Everyone knows that downloadable ‘toons to iPods and Wiis and cell phones and what not are the future, but even so it’s a little surprising to see the venerable New Yorker jumping into the fray. The toons are free, sponsored by advocacy site drugfree.org.
The New Yorker has partnered with RingTales, which “animated print comics for ad-supported syndication across all digital media” for the venture. RingTones has indeed animated the familiar figures of Barsotti, Shanahan and company. A trip to the main New Yorker page for the animations reveals a gallery of familiar images: bespectacled scientists, talking dogs, elephants, a kitty by the litter box — but then they begin to move and talk! A miracle!
New media thrives on quality content — and the podcast version is in the Top 20 of the iTunes podcast listing. Will it be enough to move the needle on a system of toon delivery that in its infancy?
You can read a bit more about it at paidcontent.org, and the complete PR from earlier last month is in the jump.
But before you go, here is the most famous New Yorker cartoon of them all.
RingTales today announced the debut of animated versions of the world famous cartoons from The New Yorker on the magazine’s newly redesigned web site (www.newyorker.com). New cartoons will premiere three times per week on the site’s home page, then be archived within the site.
RingTales has the exclusive license to animate and distribute The New Yorker’s library of over 70,000 cartoons. “In making the transition from page to screen, we’re building upon the already strong tradition of New Yorker cartoons,” said Robert Mankoff, New Yorker Cartoon Editor and President of The Cartoon Bank. “It’s been an absolute pleasure to see our 20th century tradition come to life in 21st century technology. It’s an opportunity to expand our audience – and have fun in the process.”
Santa Monica-based RingTales L.L.C., is a new-media company that creates animated versions of popular print cartoons for syndication across the internet, mobile, broadcast and portable device markets. RingTales was founded by two industry veterans, Jim Cox and Michael Fry, who last collaborated on the hit DreamWorks animated feature “Over The Hedge.” “Our goal is to replicate and expand the print comic experience across all digital platforms,” says Cox. “The animated New Yorker cartoons are just the start,” adds Fry. “We will soon be adding a number of the world’s most popular comic strips to our animation library, as well as our own original content.”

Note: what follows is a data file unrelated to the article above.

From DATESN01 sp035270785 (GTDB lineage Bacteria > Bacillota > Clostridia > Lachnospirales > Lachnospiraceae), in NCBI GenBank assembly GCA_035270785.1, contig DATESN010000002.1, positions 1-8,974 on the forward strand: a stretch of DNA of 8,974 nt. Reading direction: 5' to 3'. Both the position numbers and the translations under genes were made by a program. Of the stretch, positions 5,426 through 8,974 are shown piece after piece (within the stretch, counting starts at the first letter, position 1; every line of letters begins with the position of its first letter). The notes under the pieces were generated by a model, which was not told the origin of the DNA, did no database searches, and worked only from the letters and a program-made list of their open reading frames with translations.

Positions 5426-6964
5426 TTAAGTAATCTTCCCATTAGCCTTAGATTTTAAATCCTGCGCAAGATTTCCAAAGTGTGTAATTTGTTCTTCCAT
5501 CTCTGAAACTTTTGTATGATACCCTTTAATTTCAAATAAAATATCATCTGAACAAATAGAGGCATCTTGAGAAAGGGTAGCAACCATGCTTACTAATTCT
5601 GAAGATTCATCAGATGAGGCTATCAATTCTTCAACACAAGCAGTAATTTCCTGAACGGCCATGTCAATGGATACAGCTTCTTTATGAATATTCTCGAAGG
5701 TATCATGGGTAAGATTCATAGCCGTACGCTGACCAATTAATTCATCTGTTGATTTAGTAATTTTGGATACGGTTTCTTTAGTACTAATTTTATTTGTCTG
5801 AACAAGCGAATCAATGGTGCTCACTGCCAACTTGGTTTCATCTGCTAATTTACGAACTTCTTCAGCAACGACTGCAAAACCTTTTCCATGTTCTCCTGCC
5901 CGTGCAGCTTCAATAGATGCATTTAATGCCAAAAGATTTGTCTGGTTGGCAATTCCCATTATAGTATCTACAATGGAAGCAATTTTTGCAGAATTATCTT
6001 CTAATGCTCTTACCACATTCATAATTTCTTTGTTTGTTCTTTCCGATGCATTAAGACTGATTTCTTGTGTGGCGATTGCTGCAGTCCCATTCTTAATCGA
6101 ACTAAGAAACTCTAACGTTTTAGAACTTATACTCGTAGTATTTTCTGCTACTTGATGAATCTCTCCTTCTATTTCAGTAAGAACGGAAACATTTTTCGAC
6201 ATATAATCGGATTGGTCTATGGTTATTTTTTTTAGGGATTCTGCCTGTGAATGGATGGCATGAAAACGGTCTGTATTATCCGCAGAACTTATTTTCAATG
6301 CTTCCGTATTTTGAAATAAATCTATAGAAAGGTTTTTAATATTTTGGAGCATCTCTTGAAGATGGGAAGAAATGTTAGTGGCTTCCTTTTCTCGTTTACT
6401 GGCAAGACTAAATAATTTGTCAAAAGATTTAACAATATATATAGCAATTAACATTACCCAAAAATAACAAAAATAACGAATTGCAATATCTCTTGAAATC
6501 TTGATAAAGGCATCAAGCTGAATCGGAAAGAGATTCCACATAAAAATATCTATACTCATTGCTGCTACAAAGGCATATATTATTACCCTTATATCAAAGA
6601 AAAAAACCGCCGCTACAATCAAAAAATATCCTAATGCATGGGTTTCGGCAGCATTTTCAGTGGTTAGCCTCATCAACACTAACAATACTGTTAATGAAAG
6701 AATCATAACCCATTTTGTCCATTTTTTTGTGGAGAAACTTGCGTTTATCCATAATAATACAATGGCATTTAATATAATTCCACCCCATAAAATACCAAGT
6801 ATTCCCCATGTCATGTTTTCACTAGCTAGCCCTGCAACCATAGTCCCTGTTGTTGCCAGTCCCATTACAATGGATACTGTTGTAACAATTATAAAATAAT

“We have created a unique content niche that appeals both to the viewer and the advertiser,” explains Fry. “The viewer,” Cox adds, “gets the same free, habit-forming gift of humor they now enjoy with print cartoons, and advertisers get higher view rates than they would with normal video ads.” Fry says, “We’re testing a number of ad formats. We’re developing a high-impact video post-roll. In our experience, viewers are happy because they get immediate access to the content. Advertisers are happy because the content has a great payoff. In fact, we’re seeing people watch the clips multiple times – it’s an advertiser’s dream come true.”
Jim Cox is a long-time feature animation writer and producer. His credits include co-executive producer on the 2006 DreamWorks feature animated hit “Over the Hedge,” writer/producer on “Ferngully,” story on Disney’s “Beauty and the Beast,” and screenwriter on “The Rescuers Down Under” and “Oliver & Company.”
Michael Fry is a four time internationally syndicated cartoonist. He currently writes the comic strip “Over the Hedge,” which inspired the DreamWorks film that earned $335 million dollars in worldwide box office.